Now the five novels, the memoir, and some short stories, essays and newspaper articles have been gathered together in one tidy volume edited by Jay Jennings, and installed where they belong, in the pantheon of American letters, the Library of America ... The greatness of Portis’s novels lies in speech—the austere locutions of True Grit, the sales jabber from various 20th-century parties, the off-kilter dialogue between solipsistic individuals, and great riffs of talk from characters in the grip of some idée fixe. The comedy is ineffable, inextricable from its context, the ready-for-anything American mindscape.
A meticulously curated new compendium from the Library of America, which collects his five novels and assorted other works, allows for a fresh opportunity to reckon with his slippery, unsettled legacy ... It’s tempting to point out the disjunction between the author’s fundamental outsider stance and his postmortem embrace by the institutional intelligentsia ... Includes a survey of Portis’s journalism, essays and other nonfiction, ranging from visceral accounts of civil rights violence in the segregated South during the early ’60s to a droll comedic essay from 1977 ... A nervous sense of inevitable, awful and profoundly satisfying violence lurks throughout. In typical Portis fashion, the novel glides to its resolution with the transporting advantage of several well-executed twists.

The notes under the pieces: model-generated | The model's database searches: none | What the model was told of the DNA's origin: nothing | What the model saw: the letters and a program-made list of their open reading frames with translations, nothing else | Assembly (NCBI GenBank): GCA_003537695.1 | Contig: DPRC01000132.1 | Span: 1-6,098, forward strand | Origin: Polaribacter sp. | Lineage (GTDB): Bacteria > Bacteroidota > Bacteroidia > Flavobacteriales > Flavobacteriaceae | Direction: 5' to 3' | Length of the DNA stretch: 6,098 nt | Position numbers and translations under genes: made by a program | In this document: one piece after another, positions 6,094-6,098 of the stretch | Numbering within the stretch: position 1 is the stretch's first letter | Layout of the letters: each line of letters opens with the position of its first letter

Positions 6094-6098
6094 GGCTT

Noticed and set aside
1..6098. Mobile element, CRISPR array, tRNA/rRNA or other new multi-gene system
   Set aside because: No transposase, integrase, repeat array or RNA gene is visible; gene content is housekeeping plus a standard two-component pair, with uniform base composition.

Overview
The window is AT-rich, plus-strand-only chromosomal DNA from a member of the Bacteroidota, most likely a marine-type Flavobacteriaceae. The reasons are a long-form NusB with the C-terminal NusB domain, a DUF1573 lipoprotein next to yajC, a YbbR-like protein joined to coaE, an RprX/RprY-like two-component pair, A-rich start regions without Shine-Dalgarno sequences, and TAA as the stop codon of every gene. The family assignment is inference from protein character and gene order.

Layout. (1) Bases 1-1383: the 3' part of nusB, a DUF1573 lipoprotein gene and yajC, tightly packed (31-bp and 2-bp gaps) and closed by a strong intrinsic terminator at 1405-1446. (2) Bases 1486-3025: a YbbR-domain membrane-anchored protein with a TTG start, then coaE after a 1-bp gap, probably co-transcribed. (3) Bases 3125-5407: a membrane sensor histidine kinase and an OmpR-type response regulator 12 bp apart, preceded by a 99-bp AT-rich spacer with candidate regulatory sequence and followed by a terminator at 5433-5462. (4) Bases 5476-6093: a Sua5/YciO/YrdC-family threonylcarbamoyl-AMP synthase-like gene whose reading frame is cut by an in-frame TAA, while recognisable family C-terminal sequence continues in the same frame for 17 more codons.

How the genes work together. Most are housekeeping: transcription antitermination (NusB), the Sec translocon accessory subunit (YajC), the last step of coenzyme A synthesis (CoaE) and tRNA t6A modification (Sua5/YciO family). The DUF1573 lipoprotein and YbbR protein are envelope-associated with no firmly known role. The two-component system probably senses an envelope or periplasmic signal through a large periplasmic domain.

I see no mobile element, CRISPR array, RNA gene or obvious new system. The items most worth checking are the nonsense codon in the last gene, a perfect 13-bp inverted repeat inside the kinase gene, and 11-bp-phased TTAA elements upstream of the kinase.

A new volume... edited by the Arkansas journalist Jay Jennings, gathers all these characters and more, collecting Portis’s five novels together with his short stories and some of his journalism, including the parody of an advice column that ran in this magazine. It’s absurdly fun to follow his oddballs and their odysseys, but something more than fun, too. Portis’s genius went beyond character in the strictly literary sense, to reveal something about moral character and many somethings about the character of this country.